Theodora (sixth century)

From New World Encyclopedia

Theodora, detail of a Byzantine mosaic in Basilica of San Vitale, Ravenna.
Empress Theodora

Theodora (c. 500 – June 28, 548) was empress of the Byzantine Empire and the wife of Emperor Justinian I. Along with her husband, she is a saint in the Orthodox Church, commemorated on November 14. She is considered to have been the most "most influential and powerful woman in the empire's history."[1] She used her influence to promote the status of women, enhancing their divorce rights, outlawing enforced prostitution, and securing inheritance rights for women. The death penalty was introduced for rape. She also mitigated the persecution of non-Orthodox Christians within the empire. With her husband, she built the famous Hagia Sophia basilica and transformed Constantinople into one of the most elegant cities of the time.

Early life

Theodora was probably born into the lowest class of Byzantine society, the daughter of Acacius, a bear keeper for the circus. It has been claimed, however, that she was a Mongol Princess.[2] Much of the information from this earliest part of her life comes from the Secret History of Procopius, published posthumously. Critics of Procopius (whose work reveals a man seriously disillusioned regarding his rulers) have dismissed his work as vitriolic and pornographic, but have been unable to discredit his facts. For example, the sources do not dispute Theodora emerged as a comic actress in burlesque theater, and that her talents tended toward what we might call low physical comedy. While her advancement in Byzantine society was up and down, she made use of every opportunity. She had admirers by the score. Procopius writes that she was a courtesan and briefly served as the mistress of Hecebolus, the governor of Pentapolis, by whom she bore her only child, a son. There was a downside to her repertoire as well; Procopius also repeatedly notes her lack of shame and cites a number of scenes to demonstrate it, and also the low regard in which she was held by respectable society.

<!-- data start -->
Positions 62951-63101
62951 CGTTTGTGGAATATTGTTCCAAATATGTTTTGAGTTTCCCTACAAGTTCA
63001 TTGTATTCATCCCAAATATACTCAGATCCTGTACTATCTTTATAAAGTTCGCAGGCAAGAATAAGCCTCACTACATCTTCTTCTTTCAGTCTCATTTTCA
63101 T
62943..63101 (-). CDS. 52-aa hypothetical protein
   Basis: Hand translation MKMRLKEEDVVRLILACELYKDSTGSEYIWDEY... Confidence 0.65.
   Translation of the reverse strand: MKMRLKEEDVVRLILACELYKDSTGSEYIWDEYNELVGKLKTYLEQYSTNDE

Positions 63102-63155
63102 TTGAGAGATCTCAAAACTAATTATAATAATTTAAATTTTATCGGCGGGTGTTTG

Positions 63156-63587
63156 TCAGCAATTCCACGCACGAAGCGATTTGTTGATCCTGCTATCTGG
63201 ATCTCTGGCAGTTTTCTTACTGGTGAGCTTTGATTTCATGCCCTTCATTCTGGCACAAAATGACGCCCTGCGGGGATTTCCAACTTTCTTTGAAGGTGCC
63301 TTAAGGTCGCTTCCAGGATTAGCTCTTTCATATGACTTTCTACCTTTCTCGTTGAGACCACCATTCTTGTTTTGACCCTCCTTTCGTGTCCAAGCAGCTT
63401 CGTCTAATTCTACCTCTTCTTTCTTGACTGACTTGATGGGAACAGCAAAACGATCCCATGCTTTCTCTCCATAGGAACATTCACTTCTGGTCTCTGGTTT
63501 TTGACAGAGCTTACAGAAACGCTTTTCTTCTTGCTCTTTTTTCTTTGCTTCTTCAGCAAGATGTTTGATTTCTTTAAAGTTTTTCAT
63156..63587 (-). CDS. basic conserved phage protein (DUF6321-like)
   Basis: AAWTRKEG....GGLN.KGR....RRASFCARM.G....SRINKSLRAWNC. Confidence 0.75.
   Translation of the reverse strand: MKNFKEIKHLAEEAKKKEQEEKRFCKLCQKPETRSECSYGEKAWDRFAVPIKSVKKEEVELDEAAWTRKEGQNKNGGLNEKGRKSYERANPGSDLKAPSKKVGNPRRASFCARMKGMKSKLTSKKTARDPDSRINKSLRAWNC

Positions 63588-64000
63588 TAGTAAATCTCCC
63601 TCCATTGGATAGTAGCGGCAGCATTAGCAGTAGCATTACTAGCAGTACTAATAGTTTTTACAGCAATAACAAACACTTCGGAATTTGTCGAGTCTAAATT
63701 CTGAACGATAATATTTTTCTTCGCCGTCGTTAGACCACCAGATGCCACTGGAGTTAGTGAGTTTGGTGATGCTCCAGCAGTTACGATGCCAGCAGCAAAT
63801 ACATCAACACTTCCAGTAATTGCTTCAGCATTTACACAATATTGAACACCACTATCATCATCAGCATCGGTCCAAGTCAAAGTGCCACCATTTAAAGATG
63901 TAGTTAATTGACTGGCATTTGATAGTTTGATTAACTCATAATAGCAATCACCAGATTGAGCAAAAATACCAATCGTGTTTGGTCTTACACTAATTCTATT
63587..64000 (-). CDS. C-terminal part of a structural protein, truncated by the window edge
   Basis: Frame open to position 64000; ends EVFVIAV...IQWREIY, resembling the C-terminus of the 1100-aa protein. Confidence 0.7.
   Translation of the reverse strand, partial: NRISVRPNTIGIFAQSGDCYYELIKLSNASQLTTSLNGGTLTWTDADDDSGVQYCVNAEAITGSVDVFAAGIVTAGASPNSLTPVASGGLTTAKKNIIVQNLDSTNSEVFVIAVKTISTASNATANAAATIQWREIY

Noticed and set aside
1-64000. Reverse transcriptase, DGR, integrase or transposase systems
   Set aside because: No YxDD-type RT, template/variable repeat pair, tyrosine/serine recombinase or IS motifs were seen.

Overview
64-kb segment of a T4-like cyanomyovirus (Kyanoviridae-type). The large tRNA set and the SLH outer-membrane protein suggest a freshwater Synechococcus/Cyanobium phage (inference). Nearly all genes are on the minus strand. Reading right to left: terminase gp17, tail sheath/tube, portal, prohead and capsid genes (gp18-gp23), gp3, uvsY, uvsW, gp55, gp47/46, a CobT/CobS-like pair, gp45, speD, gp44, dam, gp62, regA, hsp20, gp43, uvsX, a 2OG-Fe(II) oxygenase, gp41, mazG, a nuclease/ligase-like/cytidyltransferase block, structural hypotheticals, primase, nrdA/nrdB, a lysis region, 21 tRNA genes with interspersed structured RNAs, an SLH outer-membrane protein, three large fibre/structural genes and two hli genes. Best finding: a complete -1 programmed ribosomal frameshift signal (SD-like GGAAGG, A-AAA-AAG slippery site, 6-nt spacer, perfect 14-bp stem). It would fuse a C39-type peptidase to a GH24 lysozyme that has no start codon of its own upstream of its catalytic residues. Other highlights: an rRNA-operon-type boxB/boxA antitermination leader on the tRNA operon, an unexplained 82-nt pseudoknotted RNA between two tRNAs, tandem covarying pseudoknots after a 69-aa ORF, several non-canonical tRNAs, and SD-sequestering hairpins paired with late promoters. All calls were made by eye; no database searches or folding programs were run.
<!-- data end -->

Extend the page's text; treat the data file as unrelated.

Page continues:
It is believed by some scholars that sometime before meeting Justinian she became an adherent of the Non-Chalcedonian sect of Christianity, which claims Christ was of one incarnate nature, remaining their partisan throughout her life. Others instead argue that her association with Monophysitism is largely because of Justinian's putting her in charge of courting the Non-Chalcedonian reunion with the Chalcedonian party in the Church, and so while remaining Chalcedonian herself, she was pastorally favorable toward the non-Chalcedonians.

Imperial marriage

It is not known how Theodora came to the notice of Justinian. However, impressed by her beauty, he appears to have made her his mistress. Before they could marry, he elevated her to the status of a patrician, since until at her request the law was changed, patricians could only marry patricians. In 523, Theodora married Justinian, the magister militum praesentalis in Constantinople. On his accession to the Roman Imperial throne in 527, as Justinian I, he made her joint ruler of the empire, and appears to have regarded her as a full. This proved to be a wise decision. A strong-willed woman, she showed a notable talent for governance. In the Nika riots of 532, her advice and leadership for a strong (and militant) response caused the riot to be quelled and probably saved the empire. A contemporary official, Joannes Laurentius Lydus, remarked that she was "superior in intelligence to any man."[3] She is said to have blocked the rebels sword in hand as they stormed the Palace, and to have rallied her husband and the guards to repel the attack. Her husband thought to flee as a rival emperor was proclaimed, but she dissuaded him. The rebels were then forced into the Hippodrome and slaughtered. It was better, she said, "to die as a ruler than to live as nothing."[4] As co-ruler, Theodora met with foreign diplomats and also corresponded with other rulers. It was unusual at the time for a woman, even a Queen and co-ruler, to engage in these activities.